Over the years, we built the most comprehensive database on Congress, showing the wealth of legislators, their relatives in public office, and the laws they sponsored. Later we posted the database online. We found that two of every three congressmen were members of families that had been in public office for two or more generations—raising fundamental questions about representative democracy in the Philippines.
As we ratcheted up the depth and breadth of our reporting, we saw the impact of muckraking: Several members of the Cabinet, a Supreme Court justice, and assorted bureaucrats resigned because of PCIJ’s exposés. Investigations had been initiated because of the wrongdoings we had uncovered.
In 2000, we began our most ambitious investigation: uncovering the wealth of the incumbent president, Joseph Estrada, a flamboyant and popular former movie star. He was a scandal waiting to happen. He had five wives. He was also a gambler with a taste for high-priced French wine. We heard he was deeply corrupt as well and so formed a team to ferret out his wealth.
In the course of a year, we uncovered the companies he and his wives had formed to set up businesses and found the dozen or so fabulous mansions he was building for them. We found he had acquired $40 million of real estate after just two years in office and unmasked the dummy companies that fronted for the purchases. We proved that there was no way Estrada could legitimately account for his acquisitions.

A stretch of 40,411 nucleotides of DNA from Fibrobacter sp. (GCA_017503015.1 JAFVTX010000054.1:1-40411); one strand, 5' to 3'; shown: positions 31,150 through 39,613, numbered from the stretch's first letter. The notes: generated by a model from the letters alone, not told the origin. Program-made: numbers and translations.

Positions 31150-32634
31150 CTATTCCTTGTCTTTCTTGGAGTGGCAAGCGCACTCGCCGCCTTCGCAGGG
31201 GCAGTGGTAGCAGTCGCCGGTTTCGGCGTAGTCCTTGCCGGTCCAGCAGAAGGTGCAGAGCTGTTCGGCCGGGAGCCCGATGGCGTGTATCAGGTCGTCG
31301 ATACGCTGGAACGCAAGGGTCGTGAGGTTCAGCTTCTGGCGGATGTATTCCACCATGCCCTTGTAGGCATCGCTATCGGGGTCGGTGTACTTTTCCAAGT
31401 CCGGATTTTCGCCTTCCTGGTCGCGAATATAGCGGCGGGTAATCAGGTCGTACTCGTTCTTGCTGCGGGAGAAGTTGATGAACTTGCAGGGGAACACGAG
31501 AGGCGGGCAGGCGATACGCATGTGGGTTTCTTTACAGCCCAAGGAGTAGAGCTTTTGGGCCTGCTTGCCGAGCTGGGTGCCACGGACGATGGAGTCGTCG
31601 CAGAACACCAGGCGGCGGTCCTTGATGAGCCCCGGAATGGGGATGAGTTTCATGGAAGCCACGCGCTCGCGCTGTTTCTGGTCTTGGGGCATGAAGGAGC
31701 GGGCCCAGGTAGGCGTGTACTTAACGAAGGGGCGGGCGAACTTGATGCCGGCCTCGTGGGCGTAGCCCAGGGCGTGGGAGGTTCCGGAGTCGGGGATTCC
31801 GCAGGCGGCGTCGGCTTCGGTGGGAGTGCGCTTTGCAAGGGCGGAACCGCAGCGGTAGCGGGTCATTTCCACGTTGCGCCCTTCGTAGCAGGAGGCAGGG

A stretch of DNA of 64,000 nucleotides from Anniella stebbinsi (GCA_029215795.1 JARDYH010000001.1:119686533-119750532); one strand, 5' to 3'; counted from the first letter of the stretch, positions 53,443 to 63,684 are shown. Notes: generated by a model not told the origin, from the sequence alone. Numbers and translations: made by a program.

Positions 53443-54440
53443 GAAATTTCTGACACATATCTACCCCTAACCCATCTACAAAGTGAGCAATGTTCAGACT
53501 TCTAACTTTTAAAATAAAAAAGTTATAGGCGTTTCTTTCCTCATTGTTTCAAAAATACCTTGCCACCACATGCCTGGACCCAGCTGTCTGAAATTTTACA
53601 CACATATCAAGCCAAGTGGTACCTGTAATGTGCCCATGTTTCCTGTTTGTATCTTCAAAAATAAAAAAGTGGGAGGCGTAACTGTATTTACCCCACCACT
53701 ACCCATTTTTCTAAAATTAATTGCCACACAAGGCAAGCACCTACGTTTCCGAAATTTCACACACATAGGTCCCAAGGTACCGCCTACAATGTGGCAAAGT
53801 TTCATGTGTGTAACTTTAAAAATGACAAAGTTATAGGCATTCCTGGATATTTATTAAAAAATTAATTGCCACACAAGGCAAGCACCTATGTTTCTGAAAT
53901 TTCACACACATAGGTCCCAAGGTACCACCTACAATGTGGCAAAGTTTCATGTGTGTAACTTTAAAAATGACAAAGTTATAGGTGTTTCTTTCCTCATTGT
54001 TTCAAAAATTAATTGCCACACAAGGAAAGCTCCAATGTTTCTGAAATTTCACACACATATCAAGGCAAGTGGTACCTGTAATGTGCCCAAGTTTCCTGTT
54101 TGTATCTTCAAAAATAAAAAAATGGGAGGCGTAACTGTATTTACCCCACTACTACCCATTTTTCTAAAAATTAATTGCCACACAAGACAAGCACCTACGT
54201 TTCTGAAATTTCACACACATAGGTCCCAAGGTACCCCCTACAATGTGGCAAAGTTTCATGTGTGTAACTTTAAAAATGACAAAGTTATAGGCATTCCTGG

Not long after they were published, our articles were used as evidence in the president’s impeachment. When it looked like his trial was going to be compromised, thousands of Filipinos went out to the streets in protest, sparking off an uprising that ended with Estrada fleeing the presidential palace on a barge—not unlike Marcos’s flight I witnessed in 1986.
Advantages of Being Nonprofit
Why did it take a small, independent newsroom to uncover a story of this magnitude? For many papers, this kind of reporting was simply too labor intensive. Press tycoons also feared the business repercussions of exposés on a popular president prickly about critical reporting.
The PCIJ’s edge is that it can dedicate its energies to investigations. Funded by foundations, it does not need to bow to market pressures or to please politicians and press proprietors. The center’s 14-person staff can take risks with projects that may not see publication in a year or even two. It can invest in projects like online databases that are not assured of revenues but provide a public service commercial news organizations will not offer. To do this, the center relies on an annual budget of $500,000—about of third of which is funded from proceeds of an endowment.